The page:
The clavis sanationis was written in the thirteenth century by Simon of Genoa, a physician to pope Nicolas IV. It is a multilingual dictionary that covers medical terminology in Latin, Greek and Arabic language. It uses, and often quotes, a number of valuable sources which are otherwise lost today.
Most entries would have the following structure: "The disease/plant v is called w in Arabic and x in Greek. According to source y it is defined by z". In several cases, source y was lost in the course of the centuries.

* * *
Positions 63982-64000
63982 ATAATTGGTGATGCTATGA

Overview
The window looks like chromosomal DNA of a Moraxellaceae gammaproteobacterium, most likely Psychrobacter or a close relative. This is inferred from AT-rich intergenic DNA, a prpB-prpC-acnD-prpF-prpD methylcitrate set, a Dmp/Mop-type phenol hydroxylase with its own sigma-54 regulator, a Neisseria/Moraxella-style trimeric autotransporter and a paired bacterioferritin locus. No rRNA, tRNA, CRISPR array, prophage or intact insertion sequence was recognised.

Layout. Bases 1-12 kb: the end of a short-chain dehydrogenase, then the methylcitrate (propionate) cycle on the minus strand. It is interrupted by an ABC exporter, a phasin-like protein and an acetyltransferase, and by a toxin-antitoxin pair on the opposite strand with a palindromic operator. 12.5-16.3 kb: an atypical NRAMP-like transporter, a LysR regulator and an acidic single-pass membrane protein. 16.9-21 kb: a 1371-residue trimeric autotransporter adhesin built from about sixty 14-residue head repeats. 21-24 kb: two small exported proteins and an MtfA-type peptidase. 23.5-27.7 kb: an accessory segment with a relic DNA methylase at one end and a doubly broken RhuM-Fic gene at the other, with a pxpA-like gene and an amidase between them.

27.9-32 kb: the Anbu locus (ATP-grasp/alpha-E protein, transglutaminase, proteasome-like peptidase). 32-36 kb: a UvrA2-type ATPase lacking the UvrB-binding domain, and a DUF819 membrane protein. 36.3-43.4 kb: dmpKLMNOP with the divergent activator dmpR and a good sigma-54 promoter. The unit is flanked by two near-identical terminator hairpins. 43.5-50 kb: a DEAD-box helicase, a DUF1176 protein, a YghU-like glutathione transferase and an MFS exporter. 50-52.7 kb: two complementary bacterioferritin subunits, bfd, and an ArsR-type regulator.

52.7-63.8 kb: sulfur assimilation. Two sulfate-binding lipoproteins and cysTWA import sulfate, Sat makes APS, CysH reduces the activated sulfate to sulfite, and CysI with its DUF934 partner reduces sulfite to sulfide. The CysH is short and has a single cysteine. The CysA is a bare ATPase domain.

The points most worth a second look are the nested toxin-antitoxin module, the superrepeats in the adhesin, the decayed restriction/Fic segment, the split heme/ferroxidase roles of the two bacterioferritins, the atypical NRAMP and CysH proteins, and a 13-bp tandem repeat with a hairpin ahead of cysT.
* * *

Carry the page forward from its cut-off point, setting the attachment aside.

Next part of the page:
The clavis' most obvious value is its helpfulness in reconstructing lost sources. Also, it allows us to understand which type of content was considered relevant at the time, and which sources Simon had at his disposal. Moreover, the text yields large amounts of new lexicographical material. It may be seen as a missing link that will help us to connect the Latin, Greek and Arabic tradition.
For further information on the historical context, please see this entry.